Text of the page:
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CSB: Corroded Tanks Were Not Inspected

Wednesday, July 23, 2014

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Severe corrosion damage unchecked by adequate inspections likely caused a January chemical spill that left nearly 300,000 West Virginians without drinking water for almost a week, according to the U.S. Chemical Safety Board.

On Jan. 9, Freedom Industries' 48,000-gallon tank leaked about 10,000 gallons of 4-methylcyclohexane methanol (MCHM) mixed with propylene glycol phenyl ethers (PPH) into the Elk River in Charleston, WV.

CSB

"...Freedom Industries did not have a rigorous inspection program for these chemical storage tanks sited closed by the Elk River and just upstream from the facility supplying water to hundreds of thousands of people," investigator Lucy Tyler said.

MCHM is a foaming agent used to "wash" coal.

No Inspections

In an update on the investigation this month, the CSB said it had not yet found any record of a formal, industry-approved inspection being performed on any of the chemical storage tanks at Freedom Industries before the leak.

Informal inspections may have occurred, the CSB said, noting preliminary findings, but investigators have "found a lack of appropriate engineering inspections with prescribed frequency and rigor of inspections."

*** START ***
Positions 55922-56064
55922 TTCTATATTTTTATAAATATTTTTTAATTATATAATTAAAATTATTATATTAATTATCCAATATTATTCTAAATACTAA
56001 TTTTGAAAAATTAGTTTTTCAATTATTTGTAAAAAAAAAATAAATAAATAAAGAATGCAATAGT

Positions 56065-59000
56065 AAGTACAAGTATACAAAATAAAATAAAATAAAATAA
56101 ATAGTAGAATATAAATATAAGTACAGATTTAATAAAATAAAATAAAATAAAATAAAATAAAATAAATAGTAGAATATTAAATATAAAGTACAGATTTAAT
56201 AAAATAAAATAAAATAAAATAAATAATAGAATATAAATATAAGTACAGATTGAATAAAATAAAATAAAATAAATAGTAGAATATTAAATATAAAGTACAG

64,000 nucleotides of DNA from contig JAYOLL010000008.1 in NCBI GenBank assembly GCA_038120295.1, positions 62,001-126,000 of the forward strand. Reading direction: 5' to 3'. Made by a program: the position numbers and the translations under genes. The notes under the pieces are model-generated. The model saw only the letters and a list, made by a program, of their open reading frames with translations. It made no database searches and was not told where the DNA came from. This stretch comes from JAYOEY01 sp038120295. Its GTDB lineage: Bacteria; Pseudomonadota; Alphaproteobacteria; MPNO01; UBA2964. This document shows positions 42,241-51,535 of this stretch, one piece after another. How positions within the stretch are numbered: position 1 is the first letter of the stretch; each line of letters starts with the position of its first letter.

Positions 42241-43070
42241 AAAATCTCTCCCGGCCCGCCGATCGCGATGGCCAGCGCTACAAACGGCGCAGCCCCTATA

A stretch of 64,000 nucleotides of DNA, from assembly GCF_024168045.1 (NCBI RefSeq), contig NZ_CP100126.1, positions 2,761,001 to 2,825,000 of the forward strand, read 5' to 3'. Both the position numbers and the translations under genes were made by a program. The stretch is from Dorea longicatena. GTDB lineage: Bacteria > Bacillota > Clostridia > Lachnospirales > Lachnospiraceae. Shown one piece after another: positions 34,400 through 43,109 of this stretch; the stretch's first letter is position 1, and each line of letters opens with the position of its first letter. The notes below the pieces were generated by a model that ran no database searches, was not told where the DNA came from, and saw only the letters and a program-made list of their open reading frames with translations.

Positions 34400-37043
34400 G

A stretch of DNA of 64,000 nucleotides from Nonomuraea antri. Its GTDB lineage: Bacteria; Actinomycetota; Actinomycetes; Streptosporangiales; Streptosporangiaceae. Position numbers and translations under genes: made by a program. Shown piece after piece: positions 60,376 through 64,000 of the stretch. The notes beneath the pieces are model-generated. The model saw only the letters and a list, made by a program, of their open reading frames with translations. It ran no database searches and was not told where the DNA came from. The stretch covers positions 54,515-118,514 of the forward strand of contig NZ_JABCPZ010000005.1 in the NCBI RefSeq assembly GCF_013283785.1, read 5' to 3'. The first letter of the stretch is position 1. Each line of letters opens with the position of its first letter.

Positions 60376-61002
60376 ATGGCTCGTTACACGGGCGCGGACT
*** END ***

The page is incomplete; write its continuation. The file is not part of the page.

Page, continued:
At the time of the incident, the New York Times reported that the storage facility had not been subject to a state or federal inspection since 1991. West Virginia requires inspections only for chemical production facilities, not storage facilities.

Damage to Multiple Tanks

So far, CSB's investigation found that corrosion caused two small holes (about 0.4 inch to 0.75 inch) in the bottom of the 48,000-gallon tank. The corrosion was probably caused by water leaking through holes in the roof and settling on the tank floor, the CSB said.

A nearby tank containing the same chemical had a similar hole penetrating the bottom, and other tanks showed multiple signs of pitting and metallurgical damage, investigators said.

CSB

The preliminary investigation found that corrosion had caused two small holes in the bottom of the tank, plus holes in the roof were allowing water to leak in and settle on the tank floor.

"While our investigation is still underway, it has become clear that Freedom Industries did not have a rigorous inspection program for these chemical storage tanks sited close by the Elk River and just upstream from the facility supplying water to hundreds of thousands of people," CSB investigator Lucy Tyler said in a statement.

Public Meeting

The CSB announced the investigation update July 16 at a public meeting. The meeting had been called to release a final report and recommendations on the combustible-dust explosion and fire that killed three workers in 2010 at AL Solutions Inc., a company that processes titanium and zirconium scrap metal.

"An underlying root cause of many of our investigations, including these latest two in West Virginia, is the lack of thorough inspections and hazard reviews, and the need for stricter regulations in areas where we find self-policing is not preventing accidents," said CSB Chairperson Rafael Moure-Eraso.

"The Board looks forward to the team's final report, which will examine regulatory oversight of aboveground storage tanks in West Virginia and the U.S.," Moure-Eraso said.

Seeking Oversight